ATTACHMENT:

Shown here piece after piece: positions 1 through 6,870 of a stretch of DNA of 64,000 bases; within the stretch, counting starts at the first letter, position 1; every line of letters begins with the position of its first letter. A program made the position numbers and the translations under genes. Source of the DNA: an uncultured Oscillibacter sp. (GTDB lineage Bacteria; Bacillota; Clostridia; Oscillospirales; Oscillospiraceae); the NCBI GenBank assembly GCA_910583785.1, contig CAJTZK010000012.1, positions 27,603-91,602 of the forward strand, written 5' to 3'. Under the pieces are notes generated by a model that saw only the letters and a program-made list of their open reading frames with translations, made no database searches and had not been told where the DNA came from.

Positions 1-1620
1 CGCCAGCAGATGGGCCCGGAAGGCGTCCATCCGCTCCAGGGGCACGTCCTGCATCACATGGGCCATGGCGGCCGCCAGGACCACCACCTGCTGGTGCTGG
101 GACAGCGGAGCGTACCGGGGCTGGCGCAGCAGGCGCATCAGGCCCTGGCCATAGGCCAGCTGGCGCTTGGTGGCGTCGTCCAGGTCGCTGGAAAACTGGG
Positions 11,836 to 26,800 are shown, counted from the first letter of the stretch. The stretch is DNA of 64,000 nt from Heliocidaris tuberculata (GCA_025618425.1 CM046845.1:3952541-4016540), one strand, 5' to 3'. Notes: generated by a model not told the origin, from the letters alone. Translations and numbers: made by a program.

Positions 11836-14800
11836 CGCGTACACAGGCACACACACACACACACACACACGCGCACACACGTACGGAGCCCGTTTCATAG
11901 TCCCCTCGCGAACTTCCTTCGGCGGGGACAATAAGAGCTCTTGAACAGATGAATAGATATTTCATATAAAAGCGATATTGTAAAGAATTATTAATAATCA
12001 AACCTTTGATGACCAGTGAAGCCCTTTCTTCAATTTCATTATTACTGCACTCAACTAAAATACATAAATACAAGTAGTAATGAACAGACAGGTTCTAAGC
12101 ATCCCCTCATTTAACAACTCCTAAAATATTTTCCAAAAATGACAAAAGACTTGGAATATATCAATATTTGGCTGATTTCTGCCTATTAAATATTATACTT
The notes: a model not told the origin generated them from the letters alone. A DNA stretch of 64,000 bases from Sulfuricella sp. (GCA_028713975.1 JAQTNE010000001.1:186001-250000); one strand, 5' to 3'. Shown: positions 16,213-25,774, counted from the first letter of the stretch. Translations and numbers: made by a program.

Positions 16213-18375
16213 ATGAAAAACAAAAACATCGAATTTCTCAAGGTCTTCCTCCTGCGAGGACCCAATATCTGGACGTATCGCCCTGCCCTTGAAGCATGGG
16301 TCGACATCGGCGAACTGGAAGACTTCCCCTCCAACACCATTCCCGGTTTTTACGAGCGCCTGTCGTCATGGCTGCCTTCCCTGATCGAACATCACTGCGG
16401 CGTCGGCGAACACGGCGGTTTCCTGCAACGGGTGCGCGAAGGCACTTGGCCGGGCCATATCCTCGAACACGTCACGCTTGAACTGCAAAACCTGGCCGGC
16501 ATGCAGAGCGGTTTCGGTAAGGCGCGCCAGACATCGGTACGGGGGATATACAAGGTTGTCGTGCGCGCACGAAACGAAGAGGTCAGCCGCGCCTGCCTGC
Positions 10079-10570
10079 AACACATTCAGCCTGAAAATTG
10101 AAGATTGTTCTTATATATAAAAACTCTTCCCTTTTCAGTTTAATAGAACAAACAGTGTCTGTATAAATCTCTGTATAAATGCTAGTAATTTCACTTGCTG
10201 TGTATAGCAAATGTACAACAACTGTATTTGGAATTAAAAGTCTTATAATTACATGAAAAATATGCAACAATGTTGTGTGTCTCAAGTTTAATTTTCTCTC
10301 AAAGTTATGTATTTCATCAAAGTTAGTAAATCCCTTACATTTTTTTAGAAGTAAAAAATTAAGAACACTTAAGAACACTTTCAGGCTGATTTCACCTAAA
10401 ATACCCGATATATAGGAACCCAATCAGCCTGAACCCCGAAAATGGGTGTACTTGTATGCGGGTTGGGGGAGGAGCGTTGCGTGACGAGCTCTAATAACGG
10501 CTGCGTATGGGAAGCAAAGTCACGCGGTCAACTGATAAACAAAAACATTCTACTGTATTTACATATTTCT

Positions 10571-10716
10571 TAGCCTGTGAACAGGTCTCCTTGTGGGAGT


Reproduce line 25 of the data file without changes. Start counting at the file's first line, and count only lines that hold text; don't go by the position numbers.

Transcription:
10571 TAGCCTGTGAACAGGTCTCCTTGTGGGAGT